I don't know why not. I plan to make some for the Tacky Food Buffet, actually, because I'll bet it will taste as good as any of the other flavors and concoctions that people bring to the Buffet. It certainly won't be the strangest thing ever eaten in that room at Maude Kerns. If you are very lucky someone will bring something even more unusual and you will get to taste it. It depends. All the food is supposed to be legally edible which means made in a commercial kitchen with all efforts to not make anyone actually sick. It's fine to gross people out. You know when you see that fake kitty litter with the tootsie rolls you get a little thrill out of eating a tootsie roll. If you like them. People always love biting the heads off the icons, after all. We live for some safe risk.

So yes,  a teaser prop like the pussyhat was, and maybe I'll post more if I actually get down to it and make some. I have a brain full of ideas and somewhat less will to manifest them. I hope I'm only procrastinating because there's a fantastic idea in there trying to find the way to the light. I'm certainly not a lazy person...but I do admit to taking my time to get around to some things. Deadlines help.

And April Fools' Day is fast approaching. It's practically here, really. I have a lot to practice today, songs I am not quite to the harmony on, costumes I have to figure out how to get in and out of. Props that would be nice if I would put in the time to get them made. T-shirt art that must be drawn. There's no turning back though, as the shirts arrived and await me. 

I had to write a post though. I know there is at least one artist out there thinking and stirring. A Slug Queen or two is dusting off a crown and many people are thinking they might attend if they don't have anything more fun to do at the end of spring break. 

It's a fun day, usually, April Fools. Lots of people have great pranking abilities and we all need a laugh. There will be that short window of opportunity to do it with gelatin, and many wild ideas are crossing minds out there. They have certainly not all been done before. Yours hasn't, that's for sure. Do it. Fool us. Fool us twice. No shame will be involved, and how many places in your life can you be sure of that? Not many these days. Plus, you can find out all the secrets and decide for yourself if they are worth keeping. 

That zeitgeist, she is hard to grasp. We're trying to pin it down, but that might not happen until the very last minute. You might want to see it, through the Jell-O lens.


Friday, March 3, 2017

It's Jell-O Time!

Oh, gosh, I am having such a hard time getting the World of Jell-O Art launched this year. I got out the pieces and made some more pieces and made a few flowers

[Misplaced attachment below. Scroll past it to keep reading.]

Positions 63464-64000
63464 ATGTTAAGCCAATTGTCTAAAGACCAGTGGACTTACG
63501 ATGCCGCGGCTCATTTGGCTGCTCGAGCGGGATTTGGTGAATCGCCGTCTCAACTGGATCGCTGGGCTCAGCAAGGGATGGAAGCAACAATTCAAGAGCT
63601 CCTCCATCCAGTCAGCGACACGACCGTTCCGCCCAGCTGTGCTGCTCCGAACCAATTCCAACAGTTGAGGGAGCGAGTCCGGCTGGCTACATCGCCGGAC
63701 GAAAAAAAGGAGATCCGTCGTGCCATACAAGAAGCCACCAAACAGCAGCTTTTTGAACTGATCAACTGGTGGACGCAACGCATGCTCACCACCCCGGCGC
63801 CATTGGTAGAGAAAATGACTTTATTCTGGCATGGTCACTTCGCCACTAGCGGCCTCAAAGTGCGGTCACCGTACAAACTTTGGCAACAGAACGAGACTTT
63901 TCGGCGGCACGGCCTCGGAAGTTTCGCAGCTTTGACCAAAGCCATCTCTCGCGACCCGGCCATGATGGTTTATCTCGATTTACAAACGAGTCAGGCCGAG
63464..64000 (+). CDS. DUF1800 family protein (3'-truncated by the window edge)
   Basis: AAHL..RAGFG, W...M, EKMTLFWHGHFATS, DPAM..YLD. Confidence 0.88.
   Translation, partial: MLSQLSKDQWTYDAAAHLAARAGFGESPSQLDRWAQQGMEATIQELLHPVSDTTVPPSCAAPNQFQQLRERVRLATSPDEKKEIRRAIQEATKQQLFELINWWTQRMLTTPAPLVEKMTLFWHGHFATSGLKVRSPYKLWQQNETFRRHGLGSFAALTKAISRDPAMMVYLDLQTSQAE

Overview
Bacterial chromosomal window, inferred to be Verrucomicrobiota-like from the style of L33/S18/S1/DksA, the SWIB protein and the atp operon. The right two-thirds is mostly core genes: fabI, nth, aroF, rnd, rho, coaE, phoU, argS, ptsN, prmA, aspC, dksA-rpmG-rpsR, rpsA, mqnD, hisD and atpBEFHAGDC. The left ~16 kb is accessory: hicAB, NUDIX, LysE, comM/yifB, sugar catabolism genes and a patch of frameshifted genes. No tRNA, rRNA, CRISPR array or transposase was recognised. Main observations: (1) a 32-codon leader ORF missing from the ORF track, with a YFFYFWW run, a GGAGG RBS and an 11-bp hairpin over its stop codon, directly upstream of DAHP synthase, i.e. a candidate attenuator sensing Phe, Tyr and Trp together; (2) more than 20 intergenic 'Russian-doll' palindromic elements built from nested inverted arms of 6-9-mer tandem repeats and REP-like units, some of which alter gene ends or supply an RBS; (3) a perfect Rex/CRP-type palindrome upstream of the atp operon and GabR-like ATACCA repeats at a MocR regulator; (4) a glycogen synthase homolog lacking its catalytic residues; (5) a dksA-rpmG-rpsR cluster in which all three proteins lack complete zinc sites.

for gifts and such, but I have had no luck getting into my piece. I gifted myself this big bell jar 


and have a few ideas of what I want to do, but I am making very little progress. All of this protecting human rights and calling out liars is taking up a lot of time. At least I did make a hat. It isn't quite finished but it will be fun to wear as part of my costume. I mostly do things to see if I can and this one was a fun challenge. I used the plastic sleeve from a bag of potatoes as I thought it would expand and stretch well but it mostly contracted and shrank, so it was fun to have some technical problems to deal with. For things like this I use a rim of romex electrical stays stiff but can also be shaped to fit your head, and I sewed the plastic mesh to it around the bottom after it was covered with the gelatin. Then I made a hat to go inside it out of one I had around, because dried gelatin is scratchy and hard and not comfy to wear like that anyway. I try to make the headpieces comfortable by the way I attach the bands and mostly succeed with that. But you can happily deal with your own technical challenges, as that is definitely part of the fun.

 Yes, we are working on the show, and the theme, 
Fool's Jell-O, is one I am falling in love with. Everybody is a fool, and that is all I can tell you about our secret show. We keep it a secret for fun, and of course to hide the fact that it isn't ready until it's ready, and it's nowhere near that yet. We know what songs we're using, and the rough outline, but I have a lot of decisions to make about my character and what she will say and do. I kind of know what she will wear, but the bigger question is how many outfits I will try to put together. The trick for us, the Radar Angels, is that we have historically had a finger right up the zeitgeist and it makes for some really rich comedy and high amusement. This year will be no different with our fingers pointed everywhere and most of all, at ourselves. Because what could be more foolish than spending the better part of two months producing a silly show that lasts for twenty minutes of a three-hour event that somehow takes up at least a week? I doubt there IS anything more foolish. Of course, as you know, a fool is not as simple as she appears. So look out, zeitgeist.